New biomarkers for cancer immunotherapy have taken center stage at major oncology meetings recently, mostly notably the genomic biomarker tumor mutational burden (TMB). Multiple clinical trial results support TMB’s potential in identifying patients most likely to benefit from immunotherapy across a wide range of tumor types.1 For the first time, the U.S. Food and Drug Administration (FDA) is considering approval of an immunotherapy based on a cancer’s TMB. The biomarker appears poised to redefine the cancer immunotherapy landscape.
However, this significant potential utility of TMB is also driving an urgency to make it available to every possible patient. Currently, TMB is primarily measured using a tissue biopsy, although not all patients will have sufficient tissue or will be able to safely undergo a biopsy. This means that not all patients will have the opportunity for TMB assessment through comprehensive genomic profiling.
Up for the challenge
This is where liquid biopsies can help. Foundation Medicine is currently developing a test to measure TMB from blood samples. Blood TMB (bTMB) could provide a noninvasive option to identify patients most likely to respond to immunotherapy. However, because it is based on detecting fragments of DNA shed by tumor cells, called circulating tumor DNA (ctDNA), a blood-based TMB test presents a major detection challenge.
Measuring TMB accurately requires analyzing mutations across a sufficiently large enough area of the cancer genome. Tests that evaluate individual “hotspot” mutations are insufficient for TMB analysis because they are not representative of enough of the tumor genome. Broad gene panels also provide the advantage of delivering additional clinically actionable information that may inform targeted therapy treatment options, in addition to immunotherapy.2
Additionally, the magnitude of these challenges varies with cancer type and measuring TMB across all malignancies requires a highly sensitive and selective blood-based test with broad genomic coverage.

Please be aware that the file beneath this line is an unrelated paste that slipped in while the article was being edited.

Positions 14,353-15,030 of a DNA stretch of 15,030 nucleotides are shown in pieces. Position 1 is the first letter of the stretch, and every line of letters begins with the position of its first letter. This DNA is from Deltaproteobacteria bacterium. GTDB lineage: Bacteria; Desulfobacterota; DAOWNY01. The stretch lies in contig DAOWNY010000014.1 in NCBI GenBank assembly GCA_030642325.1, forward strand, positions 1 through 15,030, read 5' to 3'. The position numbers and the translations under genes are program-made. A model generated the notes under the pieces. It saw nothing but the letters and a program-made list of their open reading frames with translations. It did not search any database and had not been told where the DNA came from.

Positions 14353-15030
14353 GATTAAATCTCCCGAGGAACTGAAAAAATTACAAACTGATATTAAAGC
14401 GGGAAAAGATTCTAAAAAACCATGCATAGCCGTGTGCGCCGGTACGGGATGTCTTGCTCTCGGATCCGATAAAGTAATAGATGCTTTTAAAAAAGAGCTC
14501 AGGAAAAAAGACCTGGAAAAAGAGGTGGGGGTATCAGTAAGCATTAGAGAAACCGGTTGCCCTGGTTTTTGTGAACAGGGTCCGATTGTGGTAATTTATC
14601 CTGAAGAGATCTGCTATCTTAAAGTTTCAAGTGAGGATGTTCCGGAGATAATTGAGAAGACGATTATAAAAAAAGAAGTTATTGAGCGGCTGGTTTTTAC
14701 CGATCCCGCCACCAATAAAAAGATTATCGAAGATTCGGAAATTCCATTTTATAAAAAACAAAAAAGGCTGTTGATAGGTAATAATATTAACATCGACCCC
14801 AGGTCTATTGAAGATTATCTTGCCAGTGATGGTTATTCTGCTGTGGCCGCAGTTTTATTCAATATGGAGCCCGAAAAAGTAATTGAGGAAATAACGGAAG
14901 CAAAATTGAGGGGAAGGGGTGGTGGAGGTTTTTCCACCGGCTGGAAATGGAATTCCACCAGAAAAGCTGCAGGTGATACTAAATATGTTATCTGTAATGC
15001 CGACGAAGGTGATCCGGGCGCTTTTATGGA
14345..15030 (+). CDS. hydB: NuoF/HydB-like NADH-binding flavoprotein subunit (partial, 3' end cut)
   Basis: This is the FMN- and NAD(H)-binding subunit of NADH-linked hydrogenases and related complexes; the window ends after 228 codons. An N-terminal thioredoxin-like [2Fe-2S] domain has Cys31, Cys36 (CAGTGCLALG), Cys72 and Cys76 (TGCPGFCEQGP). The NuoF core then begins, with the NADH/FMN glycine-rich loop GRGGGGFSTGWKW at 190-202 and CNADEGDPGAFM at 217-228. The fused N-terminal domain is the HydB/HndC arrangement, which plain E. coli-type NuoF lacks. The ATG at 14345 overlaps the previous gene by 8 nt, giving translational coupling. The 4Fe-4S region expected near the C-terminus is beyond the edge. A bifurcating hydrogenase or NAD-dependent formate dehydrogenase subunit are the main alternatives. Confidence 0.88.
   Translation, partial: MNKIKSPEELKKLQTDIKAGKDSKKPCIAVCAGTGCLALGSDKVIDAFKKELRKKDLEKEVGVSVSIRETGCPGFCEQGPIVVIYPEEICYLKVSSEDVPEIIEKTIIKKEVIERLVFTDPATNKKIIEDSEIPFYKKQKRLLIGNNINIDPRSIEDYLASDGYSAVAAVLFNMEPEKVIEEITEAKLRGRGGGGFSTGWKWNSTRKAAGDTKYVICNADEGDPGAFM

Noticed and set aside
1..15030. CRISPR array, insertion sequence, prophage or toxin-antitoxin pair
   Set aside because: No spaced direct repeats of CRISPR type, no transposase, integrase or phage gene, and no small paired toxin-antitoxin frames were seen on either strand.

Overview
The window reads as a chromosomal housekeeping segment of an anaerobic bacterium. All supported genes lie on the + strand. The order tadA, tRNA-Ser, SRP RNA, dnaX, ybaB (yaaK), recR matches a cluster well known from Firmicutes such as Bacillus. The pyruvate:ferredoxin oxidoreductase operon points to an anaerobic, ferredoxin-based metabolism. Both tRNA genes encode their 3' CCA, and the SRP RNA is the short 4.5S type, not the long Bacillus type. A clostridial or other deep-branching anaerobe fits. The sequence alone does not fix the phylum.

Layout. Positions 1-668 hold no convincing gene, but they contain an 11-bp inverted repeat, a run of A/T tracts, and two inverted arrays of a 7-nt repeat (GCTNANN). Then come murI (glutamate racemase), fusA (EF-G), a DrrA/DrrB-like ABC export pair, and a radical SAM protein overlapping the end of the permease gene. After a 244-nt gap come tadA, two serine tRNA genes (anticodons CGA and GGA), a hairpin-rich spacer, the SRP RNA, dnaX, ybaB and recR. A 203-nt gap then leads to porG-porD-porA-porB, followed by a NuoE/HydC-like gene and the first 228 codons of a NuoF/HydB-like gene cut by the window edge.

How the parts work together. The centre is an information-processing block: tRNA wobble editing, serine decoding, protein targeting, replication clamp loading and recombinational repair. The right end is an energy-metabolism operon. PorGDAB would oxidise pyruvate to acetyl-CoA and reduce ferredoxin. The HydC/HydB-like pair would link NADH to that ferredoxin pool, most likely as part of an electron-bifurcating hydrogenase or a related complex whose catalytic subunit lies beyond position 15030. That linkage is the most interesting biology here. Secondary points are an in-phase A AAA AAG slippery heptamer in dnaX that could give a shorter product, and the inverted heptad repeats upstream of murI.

A new type of assay
Foundation Medicine’s novel, investigational bTMB assay has already demonstrated clinical validity, and may be able to address these challenges. We recently published data in Nature Medicine showing that our bTMB assay could help predict response to the anti-PD-L1 immunotherapy atezolizumab in patients with previously treated non-small cell lung cancer (NSCLC).3 The results also show that bTMB may be an independent predictor of clinical benefit, regardless of PD-L1 biomarker expression as assessed by immunohistochemistry for NSCLC patients who also had an available tissue biopsy.
This retrospective analysis used data from the Roche/Genentech Phase II POPLAR and Phase III OAK clinical trials to identify bTMB thresholds and predict responders. A number of bTMB thresholds that correlated with clinically meaningful outcomes were identified using the POPLAR trial, then confirmed using samples from the Phase III OAK study. Within the OAK study, patients with bTMB scores exceeding 16 total mutations, or 14 mut/Mb, obtained a significant progression-free survival benefit from atezolizumab versus docetaxel (hazard ratio=0.65 [95% CI: 0.47, 0.92]; p=0.013). Additionally, the PFS benefit observed for bTMB high patients was specific to the immunotherapy arm, indicating the predictive nature of bTMB for immunotherapy benefit (interaction P=0.036) in this patient population.
A glimpse into the future
We continue to test and optimize the clinical validity of our novel bTMB assay. It is being prospectively evaluated in two ongoing clinical trials: the Phase III Blood First Assay Screening Trial (BFAST), as a companion diagnostic to validate bTMB as a noninvasive biomarker of response to first-line atezolizumab in advanced non-small cell lung cancer (NSCLC) patients; and in the single-arm Phase II Blood First-Line Ready Screening Trial (B-F1RST) evaluating atezolizumab monotherapy in first-line NSCLC. Preliminary data from the B-F1RST trial presented at the 2018 American Society of Clinical Oncology (ASCO) meeting showed that progression-free survival in NSCLC patients was three times longer in those with high bTMB compared to those with low bTMB.4
An expanded version of our liquid biopsy assay was also granted Breakthrough Device designation, and if approved, could be the first FDA-approved liquid biopsy assay to incorporate multiple companion diagnostics (CDx) and multiple biomarkers, including bTMB, to inform the use of both targeted oncology therapies and immunotherapies.
Collectively, these results demonstrate the potential of bTMB to expand the promise of personalized cancer immunotherapy to even more patients, and represent a major advance for the field of liquid biopsy.